Robert Tanitch reviews Kidd Pivot’s Assembly Hall at Sadler’s Wells Theatre, London

Robert Tanitch reviews Kidd Pivot’s Assembly Hall at Sadler’s Wells Theatre, London

Kidd Pivot is a Canadian contemporary dance theatre company based in Vancouver and led by its founder and artistic director, Crystal Pite. Once again, she joins forces with writer and actor Jonathon Young.

They were last seen at Sadler’s Wells in 2020, when they staged Revisor, their take on Gogol’s The Government Inspector. They are, as always, fascinated by how language and the body are connected.

The setting is an assembly hall, a small and bleak gymnasium, where the annual general meeting of an amateur association of medieval re-enactors threatened with closure, is taking place. The dancers sit in a semi-circle of chairs arguing amongst themselves about their annual quest event.

Their dialogue has been pre-recorded by actors and the dancers physically lip-synch to it. There is no sign language. It is all mouth, mime and body language; the whole body reacts with split second precision and dexterity.

The movement, challenging, innovative and humorous, is mesmerising, if not always comprehensible. The action alternates between reality and fantasy and the two are often blurred.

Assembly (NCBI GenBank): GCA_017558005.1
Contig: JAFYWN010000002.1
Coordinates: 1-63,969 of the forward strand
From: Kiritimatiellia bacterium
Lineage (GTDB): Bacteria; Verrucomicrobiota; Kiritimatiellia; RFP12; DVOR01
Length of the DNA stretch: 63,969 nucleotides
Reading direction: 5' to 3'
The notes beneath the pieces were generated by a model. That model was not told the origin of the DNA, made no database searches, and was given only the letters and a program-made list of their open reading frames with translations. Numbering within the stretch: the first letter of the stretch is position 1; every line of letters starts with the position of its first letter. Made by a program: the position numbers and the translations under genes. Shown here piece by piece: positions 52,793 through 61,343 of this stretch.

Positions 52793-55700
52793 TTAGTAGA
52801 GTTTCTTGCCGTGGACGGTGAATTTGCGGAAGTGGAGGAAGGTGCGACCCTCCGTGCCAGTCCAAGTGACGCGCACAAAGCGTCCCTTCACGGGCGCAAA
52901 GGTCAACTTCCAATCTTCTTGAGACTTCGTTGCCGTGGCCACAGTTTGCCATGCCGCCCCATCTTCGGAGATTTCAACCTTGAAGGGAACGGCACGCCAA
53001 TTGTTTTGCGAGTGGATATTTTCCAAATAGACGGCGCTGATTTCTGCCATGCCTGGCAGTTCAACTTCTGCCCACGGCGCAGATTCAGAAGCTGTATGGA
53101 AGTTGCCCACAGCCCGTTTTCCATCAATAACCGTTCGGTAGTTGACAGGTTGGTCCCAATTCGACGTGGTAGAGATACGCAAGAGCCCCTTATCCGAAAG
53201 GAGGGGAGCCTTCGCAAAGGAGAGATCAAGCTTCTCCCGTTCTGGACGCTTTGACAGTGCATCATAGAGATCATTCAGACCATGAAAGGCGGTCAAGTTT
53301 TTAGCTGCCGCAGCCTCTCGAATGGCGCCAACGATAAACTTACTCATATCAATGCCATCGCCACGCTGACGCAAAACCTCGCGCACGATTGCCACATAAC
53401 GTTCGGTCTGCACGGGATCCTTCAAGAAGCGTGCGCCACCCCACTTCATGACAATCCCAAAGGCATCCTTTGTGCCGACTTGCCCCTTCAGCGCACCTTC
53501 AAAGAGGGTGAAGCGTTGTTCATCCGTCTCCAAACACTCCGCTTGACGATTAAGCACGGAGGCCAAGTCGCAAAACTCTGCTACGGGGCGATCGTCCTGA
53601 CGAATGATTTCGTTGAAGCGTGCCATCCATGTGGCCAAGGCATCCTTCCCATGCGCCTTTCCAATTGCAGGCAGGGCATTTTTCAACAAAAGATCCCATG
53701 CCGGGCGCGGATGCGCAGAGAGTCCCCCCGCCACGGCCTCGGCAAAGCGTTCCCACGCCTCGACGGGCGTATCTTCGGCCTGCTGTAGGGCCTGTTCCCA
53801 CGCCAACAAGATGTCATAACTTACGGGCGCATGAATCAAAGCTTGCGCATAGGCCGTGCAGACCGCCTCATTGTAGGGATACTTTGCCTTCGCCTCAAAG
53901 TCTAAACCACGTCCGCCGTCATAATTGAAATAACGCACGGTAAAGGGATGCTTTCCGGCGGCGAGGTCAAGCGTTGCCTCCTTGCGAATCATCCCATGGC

The assembly hall houses a tiny stage with cheap curtains. Here a whole series of striking Medieval tableaux is featured: a knight in very shining armour, a damsel in grotesque distress in a forest and soldiers fighting in a war with swords and lances.

The performance is surreal, weird and also philosophical. The production opens with a seemingly dead body whose head, arms and legs are being manipulated by a woman as if he were a doll. The chairman transforms into a half-naked king sporting an absurdly large crown. The images are original and unfailingly interesting.

Kidd Pivot’s Assembly Hall will undoubtedly increase Crystal Pike and Jonathon Young’s popularity.

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